Utke was considered a pioneer in the local lesbian and gay movement, including being one of five founding members of the area Gay People's Union. And in the days before the sexual orientation of lesbians and gay men could be made public safely, Utke did what she could to help people find acceptance in the world.
Barbara Lightner became a friend when the two women were graduate students in English at the University of Wisconsin-Madison. "Everyone was very, very closeted," Lightner said. "None of us were `out.' It wasn't safe to be `out.' . . . We all thought we were the only ones in the world. Donna was always trying to move us beyond that."
In addition to becoming a founding member of the Gay People's Union, Utke served with the Lesbian Alliance of Metropolitan Milwaukee (LAMM), the Silver Space group for older lesbians, and Seniors Active in a Gay Environment (SAGE).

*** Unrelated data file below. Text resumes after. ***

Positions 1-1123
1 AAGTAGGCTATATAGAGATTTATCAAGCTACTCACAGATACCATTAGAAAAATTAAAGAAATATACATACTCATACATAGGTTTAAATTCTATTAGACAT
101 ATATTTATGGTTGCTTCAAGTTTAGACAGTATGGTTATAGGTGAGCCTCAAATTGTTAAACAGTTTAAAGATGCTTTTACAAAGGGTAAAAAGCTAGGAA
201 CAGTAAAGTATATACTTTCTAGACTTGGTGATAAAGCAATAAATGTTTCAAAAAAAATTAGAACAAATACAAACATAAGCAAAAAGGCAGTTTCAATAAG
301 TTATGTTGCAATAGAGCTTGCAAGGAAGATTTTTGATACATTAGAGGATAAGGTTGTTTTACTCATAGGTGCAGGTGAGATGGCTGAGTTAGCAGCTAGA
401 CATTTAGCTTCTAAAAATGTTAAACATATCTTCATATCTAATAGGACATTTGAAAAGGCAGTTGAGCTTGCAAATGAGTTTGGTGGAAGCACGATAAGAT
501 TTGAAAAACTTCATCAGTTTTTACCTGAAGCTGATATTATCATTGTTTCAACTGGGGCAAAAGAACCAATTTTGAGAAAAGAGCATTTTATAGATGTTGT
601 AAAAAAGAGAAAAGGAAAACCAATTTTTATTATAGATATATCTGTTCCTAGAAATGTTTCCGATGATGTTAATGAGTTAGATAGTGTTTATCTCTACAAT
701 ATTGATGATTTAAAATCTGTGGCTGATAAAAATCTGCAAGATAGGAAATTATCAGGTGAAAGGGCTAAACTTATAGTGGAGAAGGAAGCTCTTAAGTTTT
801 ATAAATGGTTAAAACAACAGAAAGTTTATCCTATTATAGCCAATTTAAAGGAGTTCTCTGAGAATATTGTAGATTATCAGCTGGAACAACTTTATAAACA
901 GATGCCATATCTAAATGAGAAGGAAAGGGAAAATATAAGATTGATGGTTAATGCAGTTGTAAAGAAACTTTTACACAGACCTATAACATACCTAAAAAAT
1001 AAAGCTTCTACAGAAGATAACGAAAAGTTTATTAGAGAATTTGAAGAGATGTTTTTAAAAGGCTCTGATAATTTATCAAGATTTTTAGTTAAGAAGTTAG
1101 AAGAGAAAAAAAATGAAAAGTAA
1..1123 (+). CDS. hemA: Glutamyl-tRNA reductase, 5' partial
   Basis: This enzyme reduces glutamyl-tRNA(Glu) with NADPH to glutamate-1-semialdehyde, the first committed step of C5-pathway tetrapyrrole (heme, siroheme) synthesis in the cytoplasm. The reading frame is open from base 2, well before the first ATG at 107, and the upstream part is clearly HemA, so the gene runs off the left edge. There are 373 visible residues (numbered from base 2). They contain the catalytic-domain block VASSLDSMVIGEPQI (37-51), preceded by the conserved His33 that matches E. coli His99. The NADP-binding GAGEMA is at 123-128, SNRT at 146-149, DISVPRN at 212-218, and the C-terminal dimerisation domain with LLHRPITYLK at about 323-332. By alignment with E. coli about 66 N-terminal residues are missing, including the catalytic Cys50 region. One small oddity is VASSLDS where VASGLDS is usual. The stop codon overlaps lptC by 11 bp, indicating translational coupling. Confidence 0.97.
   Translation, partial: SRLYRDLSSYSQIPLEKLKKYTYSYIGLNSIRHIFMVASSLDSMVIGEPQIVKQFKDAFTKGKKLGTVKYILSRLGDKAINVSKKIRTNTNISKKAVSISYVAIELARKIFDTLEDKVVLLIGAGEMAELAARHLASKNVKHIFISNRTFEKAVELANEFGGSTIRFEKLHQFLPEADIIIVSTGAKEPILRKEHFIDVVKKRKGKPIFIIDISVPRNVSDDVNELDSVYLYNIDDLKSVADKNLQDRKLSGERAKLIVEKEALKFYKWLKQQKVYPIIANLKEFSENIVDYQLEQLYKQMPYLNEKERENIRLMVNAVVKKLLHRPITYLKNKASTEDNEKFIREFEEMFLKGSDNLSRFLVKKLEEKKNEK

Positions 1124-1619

Eldon Murray, another Gay People's Union founder, remembered how Utke would listen at meetings, then cut right to the point with a solution to whatever the problem was. He also remembered how they teamed up for discussions on local talk radio. They even infiltrated a local religious conference on the subject of homosexuality -- one in which no gays or lesbians were allowed to participate. "We looked for all the world like a couple from the suburbs," Murray said.
Utke, well-versed in theology, stood and refuted Bible references to the alleged evils of homosexuality. Because of people such as Donna Utke, things have changed, Murray said. "Most people sort of understand that gay and lesbian people are not sick or evil or criminal. It's sort of like being left-handed. There are really just different kinds of people. . . . The movement will miss her."
Utke earned a reputation as a committed and quietly effective activist, said Jamakaya, a feminist writer and historian. "You wouldn't know to meet her that she was an activist," she said. "She was very soft-spoken, but she had a very disarming way of getting things done. She was one of our pioneers. She was one who took the next step and acted on what she believed."